Not too long ago, many of us found ourselves setting alarms, purchasing supplies and reuniting with friends and classmates for that yearly tradition, back-to-school. But why now? Have you never wondered why we start school, end school and have vacations when we do, and what it would be like to do it differently?
The answer to the first of those questions is fairly straightforward. During the 1800s, when the United States was first standardizing education, the fall-to-spring schedule was adopted largely for the purpose of allowing the many children who lived on farms to be able to spend the summer helping their parents plant and harvest. In fact, many countries use a schedule based around the agricultural season, and just differ based on what hemisphere they are in.
However, the answer to the second question is a little more complex — still other countries use a schedule that is much different than the traditional American calendar, and there are those here who think that we should follow suit.
Some go April to March, some go September to July, and still others go from January to December, like the regular calendar. Plenty of countries that generally are credited with higher test scores, including China, Japan and Australia, all use longer school years than us, leading many Americans to advocate for longer years.
But in this state, plenty of people advocate for a shorter one, on the grounds that other states with higher scores use shorter ones. But what do those in charge think? And, just as importantly, what do we, the students, think?
I took an unscientific poll of about a dozen students from grades nine to 12. I asked them whether they liked the current calendar, what they would change about it, and whether they would prefer it to be longer, shorter or the same length. The responses were fairly predictable.
There were fairly even numbers between those who like and dislike the calendar, but when further questioned about changes they might make, nearly everyone said the same thing — less school, longer breaks, start later, end earlier, with a few intriguing comments, including pushing picture days to later in the year, and a different positioning of spring breaks.
In response to the length of the school year, there was another rough tie, between students who said that it should stay the same and students who wanted it to be shorter. No one answered that they would prefer a longer year. Of course, wanting less time at school is no new thing for a student — however, many might not have realized that, not long ago, they almost got their wish.
Earlier this year, a bill was proposed in the West Virginia House of Delegates that would not only change the starting and ending times of the school year, but actually shorten it by 10 days. According to an article from WDTV, the idea behind it was that several states use fewer school days than us, and their students still achieve better test scores. That reasoning notwithstanding, the bill died not long after its introduction. I couldn’t find much on why it died though; so I decided to contact some of the members of the Kanawha County Board of Education to find out what they thought about the Legislature’s proposal, the responses to the student poll, and the idea of changing the calendar in general.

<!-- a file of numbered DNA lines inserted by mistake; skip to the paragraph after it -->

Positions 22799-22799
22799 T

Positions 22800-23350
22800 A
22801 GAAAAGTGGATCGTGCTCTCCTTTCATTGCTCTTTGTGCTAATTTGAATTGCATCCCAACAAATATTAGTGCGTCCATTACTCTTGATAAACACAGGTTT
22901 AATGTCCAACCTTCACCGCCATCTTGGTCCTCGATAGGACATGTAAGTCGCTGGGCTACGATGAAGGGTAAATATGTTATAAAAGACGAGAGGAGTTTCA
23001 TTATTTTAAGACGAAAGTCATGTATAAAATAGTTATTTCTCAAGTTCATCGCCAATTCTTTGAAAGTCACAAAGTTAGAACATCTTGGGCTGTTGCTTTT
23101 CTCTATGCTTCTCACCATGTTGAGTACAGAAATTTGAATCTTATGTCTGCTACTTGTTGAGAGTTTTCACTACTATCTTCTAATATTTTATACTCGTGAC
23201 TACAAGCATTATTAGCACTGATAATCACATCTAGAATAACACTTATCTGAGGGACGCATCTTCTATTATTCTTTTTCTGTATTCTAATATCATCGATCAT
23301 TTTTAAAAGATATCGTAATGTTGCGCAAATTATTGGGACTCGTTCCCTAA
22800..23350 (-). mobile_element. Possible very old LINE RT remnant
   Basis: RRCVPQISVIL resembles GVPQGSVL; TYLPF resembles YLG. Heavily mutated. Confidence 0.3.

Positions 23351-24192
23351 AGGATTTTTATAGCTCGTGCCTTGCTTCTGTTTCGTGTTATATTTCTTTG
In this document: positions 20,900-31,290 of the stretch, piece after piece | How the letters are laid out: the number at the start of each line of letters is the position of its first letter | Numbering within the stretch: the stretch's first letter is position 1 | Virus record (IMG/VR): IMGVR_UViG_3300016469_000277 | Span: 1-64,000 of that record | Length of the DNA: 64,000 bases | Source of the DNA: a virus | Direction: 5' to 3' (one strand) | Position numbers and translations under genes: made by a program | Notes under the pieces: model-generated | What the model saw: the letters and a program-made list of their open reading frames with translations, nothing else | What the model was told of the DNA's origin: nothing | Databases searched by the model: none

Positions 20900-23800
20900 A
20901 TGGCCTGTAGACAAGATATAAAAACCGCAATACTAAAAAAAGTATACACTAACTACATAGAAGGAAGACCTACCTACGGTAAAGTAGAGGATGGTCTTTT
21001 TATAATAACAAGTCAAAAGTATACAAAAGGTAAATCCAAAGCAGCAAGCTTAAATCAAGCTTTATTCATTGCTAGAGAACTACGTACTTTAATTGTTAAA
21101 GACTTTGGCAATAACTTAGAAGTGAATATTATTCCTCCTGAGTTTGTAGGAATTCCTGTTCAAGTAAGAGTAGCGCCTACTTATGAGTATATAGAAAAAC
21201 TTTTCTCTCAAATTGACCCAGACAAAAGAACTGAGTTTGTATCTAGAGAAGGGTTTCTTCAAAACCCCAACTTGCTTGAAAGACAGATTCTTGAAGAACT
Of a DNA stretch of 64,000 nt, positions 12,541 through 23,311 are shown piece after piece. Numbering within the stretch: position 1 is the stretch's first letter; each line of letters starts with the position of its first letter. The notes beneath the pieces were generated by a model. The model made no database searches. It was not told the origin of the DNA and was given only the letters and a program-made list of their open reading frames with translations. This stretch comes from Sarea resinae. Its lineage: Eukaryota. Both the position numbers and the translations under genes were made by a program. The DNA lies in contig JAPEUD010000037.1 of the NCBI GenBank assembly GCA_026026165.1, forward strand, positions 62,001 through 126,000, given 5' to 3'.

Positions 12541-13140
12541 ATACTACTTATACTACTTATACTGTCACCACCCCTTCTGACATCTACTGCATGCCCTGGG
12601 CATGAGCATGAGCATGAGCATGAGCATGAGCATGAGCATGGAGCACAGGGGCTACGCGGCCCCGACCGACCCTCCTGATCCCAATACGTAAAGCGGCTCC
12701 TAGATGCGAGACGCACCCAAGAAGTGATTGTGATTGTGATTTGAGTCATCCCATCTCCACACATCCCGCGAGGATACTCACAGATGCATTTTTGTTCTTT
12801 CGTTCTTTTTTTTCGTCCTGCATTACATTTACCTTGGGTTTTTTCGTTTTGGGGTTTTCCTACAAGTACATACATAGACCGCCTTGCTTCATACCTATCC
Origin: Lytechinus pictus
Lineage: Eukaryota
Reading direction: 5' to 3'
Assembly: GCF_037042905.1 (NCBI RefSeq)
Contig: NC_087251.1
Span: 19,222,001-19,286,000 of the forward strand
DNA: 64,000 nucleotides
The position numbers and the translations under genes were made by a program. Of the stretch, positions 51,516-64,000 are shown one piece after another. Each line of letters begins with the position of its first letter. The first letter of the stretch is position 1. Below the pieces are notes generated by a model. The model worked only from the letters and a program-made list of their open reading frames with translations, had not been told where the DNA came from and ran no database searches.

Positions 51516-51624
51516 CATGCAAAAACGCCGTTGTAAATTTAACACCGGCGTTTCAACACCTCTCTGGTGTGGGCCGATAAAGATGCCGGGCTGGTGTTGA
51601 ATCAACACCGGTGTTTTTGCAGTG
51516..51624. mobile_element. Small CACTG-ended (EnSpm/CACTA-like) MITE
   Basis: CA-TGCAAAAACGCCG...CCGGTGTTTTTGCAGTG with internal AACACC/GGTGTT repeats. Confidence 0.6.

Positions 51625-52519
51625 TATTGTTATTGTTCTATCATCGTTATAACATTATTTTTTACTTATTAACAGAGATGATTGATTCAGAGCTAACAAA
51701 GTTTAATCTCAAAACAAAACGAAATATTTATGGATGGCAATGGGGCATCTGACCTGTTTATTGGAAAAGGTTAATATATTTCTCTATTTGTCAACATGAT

I attempted to contact each member of the county’s school board individually, but only one responded; Ryan White, the board president. He started by explaining the basic process of choosing a calendar for the new school year — they always have several options, and hold two public hearings on the subject, each following a simple process. After both hearings, motions are made, until an agreement is reached on the calendar to be adopted.
On the subject of change, he said that he personally preferred the year-round calendar, currently used at Piedmont Elementary, and formerly used at Mary C. Snow Elementary, until this year (involving a shorter summer, with a three-week break in September, and more time off for winter and spring), and that he is “supportive of any effort of any other school to move to the year round calendar.”
Interestingly enough, the students agree with him on this — I asked each student I polled whether they had been to a school that used a year-round, or other non-traditional calendar before, and if so, whether they liked it better. Though very few had been to such schools, the majority of those who had claimed to like them better. So that raises the question — why did Mary C. Snow switch?
According to White, the answer was pretty simple — no middle or high schools in Kanawha County use the year-round calendar, and it created a lot of conflicts for families with kids of different ages. Per White, the switch has actually been one of the few notable calendar changes for quite some time, despite the fact that many people consider several of the aspects of the current school calendar to be “arbitrary.” This includes the 180 day requirement, and the agriculturally based traditional calendar itself — the issue with making any changes is similar to the problem that Mary C. Snow encountered — the traditional calendar, with its length, its fall start and its summer weeks off are, well, traditional. The vast majority of United States schools use it and people are just used to it.
So, kids don’t like the calendar — that is nothing new. But what might be to many is the fact that a lot of adults agree with them. Everyone seems to say they want change — but, when we’ve tried, it hasn’t worked. The House bill was dropped, Mary C. Snow switched back to the traditional schedule, and despite everything, our state, our country, even the world are completely wedded to the agrarian calendar. It’s another instance of something we see a lot — not being able to get away from traditions, no matter how much sense it makes. Maybe we can fix it — but we have to understand the problem, and just how deep it goes.